The results of the expansion of testing capacity were already observed in September 2020: during that month, the NHS performed an average of 8,750 daily tests (compared to an average of 5,603 daily tests in June 2020). Overall, Portugal performed an average of 18,867 daily tests in September (compared to an average of 11,830 daily tests in June).
Between March 2 and September 6, Portugal performed 2,736,473 tests for diagnosis of SARS-CoV-2 in public and private laboratories, which places the country in 8th place among the EU countries regarding testing rate, with 268,582 tests per million population (https://covid19.min-saude.pt/ponto-de-situacao-atual-em-portugal/).
The current testing policy in Portugal includes testing for all suspected cases of infection by SARS-CoV-2 (https://www.dgs.pt/directrizes-da-dgs/orientacoes-e-circulares-informativas/orientacao-n-0152020-de-23032020-pdf.aspx). Testing can be carried out in a hospital lab, a private lab or in the National Institute of Health Dr Ricardo Jorge, which is the national reference laboratory in Portugal. Laboratory testing of SARS-CoV-2 is done by real-time PCR (RT-PCR), as recommended by WHO.
Initially, suspected cases had a very strict pathway for referral: they had to call SNS 24 Contact Centre, be validated by the Medical Support Line, and be sent to a reference hospital for sample collection and testing. Also, the National Institute of Health was the only laboratory performing tests for SARS-CoV-2. However, even before the first confirmed cases in Portugal were identified, a network of hospital labs was established, making it possible to be tested at the reference hospital. As the epidemic evolved, and although the SNS 24 Contact Centre is still the preferable way of entering the pathway of identification of cases, other options are available. Home testing is possible for mild cases that do not fulfil criteria for hospitalization. Additionally, many testing centres (especially, drive-throughs) are being set up in several Portuguese cities, improving access to testing, as long as the person holds a medical prescription. Hence, not only suspected cases but also close contacts and even asymptomatic persons have been tested for COVID-19.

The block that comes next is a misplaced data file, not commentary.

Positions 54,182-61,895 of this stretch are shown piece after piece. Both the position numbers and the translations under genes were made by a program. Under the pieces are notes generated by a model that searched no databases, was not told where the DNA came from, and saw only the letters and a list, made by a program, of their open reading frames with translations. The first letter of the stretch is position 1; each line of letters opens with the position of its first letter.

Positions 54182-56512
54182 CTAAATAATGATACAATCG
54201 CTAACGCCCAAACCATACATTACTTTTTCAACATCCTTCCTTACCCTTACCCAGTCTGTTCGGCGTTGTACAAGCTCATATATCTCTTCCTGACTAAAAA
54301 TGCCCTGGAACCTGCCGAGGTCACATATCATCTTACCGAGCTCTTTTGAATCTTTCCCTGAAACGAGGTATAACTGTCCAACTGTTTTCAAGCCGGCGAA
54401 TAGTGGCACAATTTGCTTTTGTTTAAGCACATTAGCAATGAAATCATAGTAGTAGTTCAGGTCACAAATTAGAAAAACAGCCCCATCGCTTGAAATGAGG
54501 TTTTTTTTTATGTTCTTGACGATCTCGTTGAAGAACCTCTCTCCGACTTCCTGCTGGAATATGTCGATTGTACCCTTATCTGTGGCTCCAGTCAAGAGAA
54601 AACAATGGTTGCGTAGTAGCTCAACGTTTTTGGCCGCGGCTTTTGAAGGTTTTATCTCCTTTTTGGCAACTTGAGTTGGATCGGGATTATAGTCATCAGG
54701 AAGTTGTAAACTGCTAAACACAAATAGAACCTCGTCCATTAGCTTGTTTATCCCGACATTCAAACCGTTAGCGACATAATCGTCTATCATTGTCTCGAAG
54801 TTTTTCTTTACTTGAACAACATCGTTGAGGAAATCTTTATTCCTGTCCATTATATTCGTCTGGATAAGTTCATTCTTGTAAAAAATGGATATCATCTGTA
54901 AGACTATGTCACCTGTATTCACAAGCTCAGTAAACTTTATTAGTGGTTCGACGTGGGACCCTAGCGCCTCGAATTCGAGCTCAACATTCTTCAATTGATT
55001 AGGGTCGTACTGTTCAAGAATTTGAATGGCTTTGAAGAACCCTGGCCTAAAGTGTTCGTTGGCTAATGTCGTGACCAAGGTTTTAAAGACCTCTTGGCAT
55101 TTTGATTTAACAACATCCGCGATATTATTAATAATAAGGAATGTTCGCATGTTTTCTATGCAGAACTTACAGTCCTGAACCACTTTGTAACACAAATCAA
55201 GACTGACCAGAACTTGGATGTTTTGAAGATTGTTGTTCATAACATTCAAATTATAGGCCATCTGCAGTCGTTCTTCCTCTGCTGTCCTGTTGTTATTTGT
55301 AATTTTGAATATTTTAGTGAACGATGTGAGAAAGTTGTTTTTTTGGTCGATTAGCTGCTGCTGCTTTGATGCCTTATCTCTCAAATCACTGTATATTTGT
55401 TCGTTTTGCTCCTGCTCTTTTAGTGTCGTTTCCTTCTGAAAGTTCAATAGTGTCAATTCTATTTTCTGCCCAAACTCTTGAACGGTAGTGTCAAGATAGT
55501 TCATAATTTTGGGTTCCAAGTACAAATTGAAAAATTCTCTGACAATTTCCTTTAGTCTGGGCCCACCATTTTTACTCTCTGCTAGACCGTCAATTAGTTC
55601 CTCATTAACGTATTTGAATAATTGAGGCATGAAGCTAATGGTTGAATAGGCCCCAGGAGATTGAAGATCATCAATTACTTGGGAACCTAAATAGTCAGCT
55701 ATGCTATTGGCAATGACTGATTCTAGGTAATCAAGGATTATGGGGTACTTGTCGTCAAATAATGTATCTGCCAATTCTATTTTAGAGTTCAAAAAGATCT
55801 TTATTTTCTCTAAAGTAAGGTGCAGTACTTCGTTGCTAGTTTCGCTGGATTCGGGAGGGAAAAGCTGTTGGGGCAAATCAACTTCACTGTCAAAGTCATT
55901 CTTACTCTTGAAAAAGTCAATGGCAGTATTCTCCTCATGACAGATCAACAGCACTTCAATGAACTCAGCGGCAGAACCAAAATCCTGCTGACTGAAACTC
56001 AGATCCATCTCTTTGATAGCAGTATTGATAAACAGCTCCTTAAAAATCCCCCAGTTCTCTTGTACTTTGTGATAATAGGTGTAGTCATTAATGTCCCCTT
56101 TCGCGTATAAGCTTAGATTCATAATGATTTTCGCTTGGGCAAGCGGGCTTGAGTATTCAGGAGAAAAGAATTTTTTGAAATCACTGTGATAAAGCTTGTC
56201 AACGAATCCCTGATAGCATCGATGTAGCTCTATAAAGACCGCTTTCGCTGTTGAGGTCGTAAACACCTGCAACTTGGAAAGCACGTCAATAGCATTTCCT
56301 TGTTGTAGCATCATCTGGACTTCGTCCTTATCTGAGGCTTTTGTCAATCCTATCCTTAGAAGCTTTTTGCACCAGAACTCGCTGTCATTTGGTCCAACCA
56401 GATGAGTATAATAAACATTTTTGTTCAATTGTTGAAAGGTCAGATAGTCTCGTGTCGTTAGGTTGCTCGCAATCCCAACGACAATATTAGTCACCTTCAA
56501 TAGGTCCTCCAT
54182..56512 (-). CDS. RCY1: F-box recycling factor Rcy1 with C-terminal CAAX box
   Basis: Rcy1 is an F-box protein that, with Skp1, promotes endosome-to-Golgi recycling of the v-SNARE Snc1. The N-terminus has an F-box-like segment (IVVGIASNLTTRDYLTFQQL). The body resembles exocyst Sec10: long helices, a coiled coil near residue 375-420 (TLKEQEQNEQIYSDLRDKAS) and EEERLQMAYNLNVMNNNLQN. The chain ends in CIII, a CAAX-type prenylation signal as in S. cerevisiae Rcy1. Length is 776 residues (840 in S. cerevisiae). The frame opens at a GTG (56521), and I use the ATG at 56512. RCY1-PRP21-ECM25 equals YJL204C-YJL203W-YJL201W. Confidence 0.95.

Testing capacity has been strongly increased across the country as more hospital labs became prepared to perform testing and private labs were included as part of the national response. Currently, the National Institute of Health, the Military Laboratory, the National Institute for Agriculture and Veterinary Research, 37 labs in public hospitals (including the autonomous regions of Azores and Madeira), 22 university labs and 27 private groups (with more than 100 posts across the country) are performing SARS-CoV-2 diagnosis. Monitoring and surveillance of cases (and deaths) include long-term care facilities and/or home care.
Results usually take 5-6 hours to be delivered, depending on the hour the samples are delivered in the lab and the number of swabs to be processed. However, 5,000 PCR testing kits became available in mid-April, which deliver results in around 45 minutes. Those are reserved to particular situations, including testing suspected cases in health care settings or pregnant women.